This it at odds with the advice often given, “right what you love” – the caveat clearly is, as long as it is marketable.

There is definitely a lot more going on for authors this year at LBF. I’ve got a stack of information about the market and a few publishing leads.

Yes, indeed, it’s definitely worth the ticket.

(SCBWI members are eligible for a half price flexi ticket)

Good Picture Book Advice from Pippa Goodhart – Keep it short!

I jumped at the chance to meet Pippa Goodhart and listen to her words of wisdom at the recent SCBWI Author Masterclass on Writing Picture Books in London. My children love her book You Choose; it’s so well thumbed it’s fallen apart! You Choose is a concept book with just 220 words. The words are mostly page titles or captions around Nick Sharratt’s catalogue-style illustrations. In the Q&A session I asked Pippa how she pitched You Choose to publishers. “It wasn’t easy,” she replied. “The concept was rejected by nine publishers. If you believe in your idea you have to be persistent.” The book went on to become a bestseller.


The number of words in picture books was a recurrent theme during the workshop. Publishers want manuscripts from zero to five hundred words; less is definitely more. Newbies like me tend to overwrite, and I admit, sometimes I only think about the pictures once I have drafted the story.
Pippa explained the story is in both the pictures and the words, and sometimes in the gaps in between such as a page turn or a change of pace. Thinking about how the child participates in the story is very important.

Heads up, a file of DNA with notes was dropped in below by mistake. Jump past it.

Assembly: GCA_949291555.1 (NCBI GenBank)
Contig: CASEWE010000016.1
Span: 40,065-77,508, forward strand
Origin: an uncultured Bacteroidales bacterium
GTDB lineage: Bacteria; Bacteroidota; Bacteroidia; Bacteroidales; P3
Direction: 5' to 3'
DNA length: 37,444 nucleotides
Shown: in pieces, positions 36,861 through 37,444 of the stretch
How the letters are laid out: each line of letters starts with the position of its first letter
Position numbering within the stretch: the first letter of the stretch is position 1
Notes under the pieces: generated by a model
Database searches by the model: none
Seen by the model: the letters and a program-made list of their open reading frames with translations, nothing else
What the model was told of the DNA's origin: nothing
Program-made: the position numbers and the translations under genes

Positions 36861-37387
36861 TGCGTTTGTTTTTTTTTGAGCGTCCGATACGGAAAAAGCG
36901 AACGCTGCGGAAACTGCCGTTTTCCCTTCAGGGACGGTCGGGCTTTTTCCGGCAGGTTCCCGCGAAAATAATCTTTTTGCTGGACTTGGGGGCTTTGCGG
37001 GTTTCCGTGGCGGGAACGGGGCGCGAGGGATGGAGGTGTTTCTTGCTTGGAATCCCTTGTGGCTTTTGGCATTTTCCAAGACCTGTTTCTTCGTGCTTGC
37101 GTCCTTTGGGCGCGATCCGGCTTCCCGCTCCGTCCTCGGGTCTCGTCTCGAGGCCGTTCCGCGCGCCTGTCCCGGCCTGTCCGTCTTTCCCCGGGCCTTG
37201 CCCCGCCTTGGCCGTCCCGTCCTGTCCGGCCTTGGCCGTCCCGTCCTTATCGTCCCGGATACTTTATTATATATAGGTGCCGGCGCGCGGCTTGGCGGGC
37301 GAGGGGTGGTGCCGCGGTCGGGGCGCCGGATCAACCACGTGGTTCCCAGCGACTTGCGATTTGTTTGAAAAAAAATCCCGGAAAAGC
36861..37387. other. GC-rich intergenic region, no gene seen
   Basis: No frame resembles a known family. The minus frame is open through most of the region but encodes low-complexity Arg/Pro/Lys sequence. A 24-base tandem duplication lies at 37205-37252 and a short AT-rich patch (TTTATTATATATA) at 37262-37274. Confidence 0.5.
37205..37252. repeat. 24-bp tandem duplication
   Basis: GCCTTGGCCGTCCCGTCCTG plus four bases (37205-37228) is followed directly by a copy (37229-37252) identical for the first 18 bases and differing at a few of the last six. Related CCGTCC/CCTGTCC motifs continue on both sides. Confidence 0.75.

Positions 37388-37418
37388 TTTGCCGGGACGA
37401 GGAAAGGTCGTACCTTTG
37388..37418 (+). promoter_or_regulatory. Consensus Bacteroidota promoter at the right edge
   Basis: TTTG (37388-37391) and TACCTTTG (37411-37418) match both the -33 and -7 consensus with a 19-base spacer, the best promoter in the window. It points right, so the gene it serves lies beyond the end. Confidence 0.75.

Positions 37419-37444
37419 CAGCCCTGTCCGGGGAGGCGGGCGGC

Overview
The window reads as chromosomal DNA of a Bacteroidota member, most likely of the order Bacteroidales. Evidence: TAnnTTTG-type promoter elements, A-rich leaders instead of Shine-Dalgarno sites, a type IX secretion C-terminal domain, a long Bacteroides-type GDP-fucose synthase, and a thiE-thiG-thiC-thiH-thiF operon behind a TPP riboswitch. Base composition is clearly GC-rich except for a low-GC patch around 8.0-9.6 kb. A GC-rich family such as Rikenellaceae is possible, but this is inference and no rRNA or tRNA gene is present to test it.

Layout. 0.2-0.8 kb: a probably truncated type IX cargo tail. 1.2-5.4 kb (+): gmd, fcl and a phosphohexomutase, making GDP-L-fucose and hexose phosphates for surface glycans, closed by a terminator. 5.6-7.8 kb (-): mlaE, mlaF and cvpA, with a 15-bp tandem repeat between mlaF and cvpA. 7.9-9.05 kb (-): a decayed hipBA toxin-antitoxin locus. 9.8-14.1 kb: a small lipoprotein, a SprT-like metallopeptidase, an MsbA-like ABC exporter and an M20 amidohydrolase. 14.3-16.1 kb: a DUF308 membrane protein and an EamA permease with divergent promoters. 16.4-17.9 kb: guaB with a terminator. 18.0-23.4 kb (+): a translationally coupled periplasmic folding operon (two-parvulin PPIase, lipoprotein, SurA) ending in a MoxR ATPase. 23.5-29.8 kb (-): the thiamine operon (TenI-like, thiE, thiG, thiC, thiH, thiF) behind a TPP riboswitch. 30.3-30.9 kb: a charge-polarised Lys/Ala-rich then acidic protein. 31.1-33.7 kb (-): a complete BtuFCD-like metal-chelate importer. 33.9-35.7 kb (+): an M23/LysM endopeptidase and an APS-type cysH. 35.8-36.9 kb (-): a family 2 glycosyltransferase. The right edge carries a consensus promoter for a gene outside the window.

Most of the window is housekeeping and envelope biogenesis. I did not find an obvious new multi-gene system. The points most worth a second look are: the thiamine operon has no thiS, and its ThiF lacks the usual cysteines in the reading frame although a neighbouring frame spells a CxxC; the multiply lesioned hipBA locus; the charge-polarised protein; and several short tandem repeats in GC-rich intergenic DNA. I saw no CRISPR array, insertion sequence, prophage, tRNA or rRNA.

Pippa showed us some favourite picture books of hers, This Is Not My Hat by Jon Klassen, Mr Tiger Goes Wild by Peter Brown and Handa’s Surprise by Eileen Browne. Writers, she advised, should think about a story in pictures and let the pictures do the ‘showing,’ reducing text to a minimum. There can be considerable power in no words at all. It feels rather brave as a writer to leave a page blank with just an illustration note, but many of the best writer/illustrator picture books do just that to create impact. Pippa also recommended rough sketching the twelve double page spreads to help visualize the book.

images 31Fd6t-V7WL._SX300_ 61S483M4YBL

All workshop attendees had the chance to request a short one to one with Pippa to discuss their own works in progress – or to workshop them briefly in the class. Pippa critiqued my story Ming’s Dragon. The basic idea was fine, but it needed a complete rewrite. The story was too long and the character motivation and story message weren’t crystal clear. I plan my longer novels and the short stories I write for magazines, but with picture books there’s a tendency to think, ‘It’s only four hundred words. Why do I need to plan?’ Pippa explained a picture book should have one, maybe two clear themes. Character, motivation, plot and emotion all have their place, as in any story. Concept, pictures and words must work together intuitively to resonate with young audiences. Idea evaluation and story planning is essential.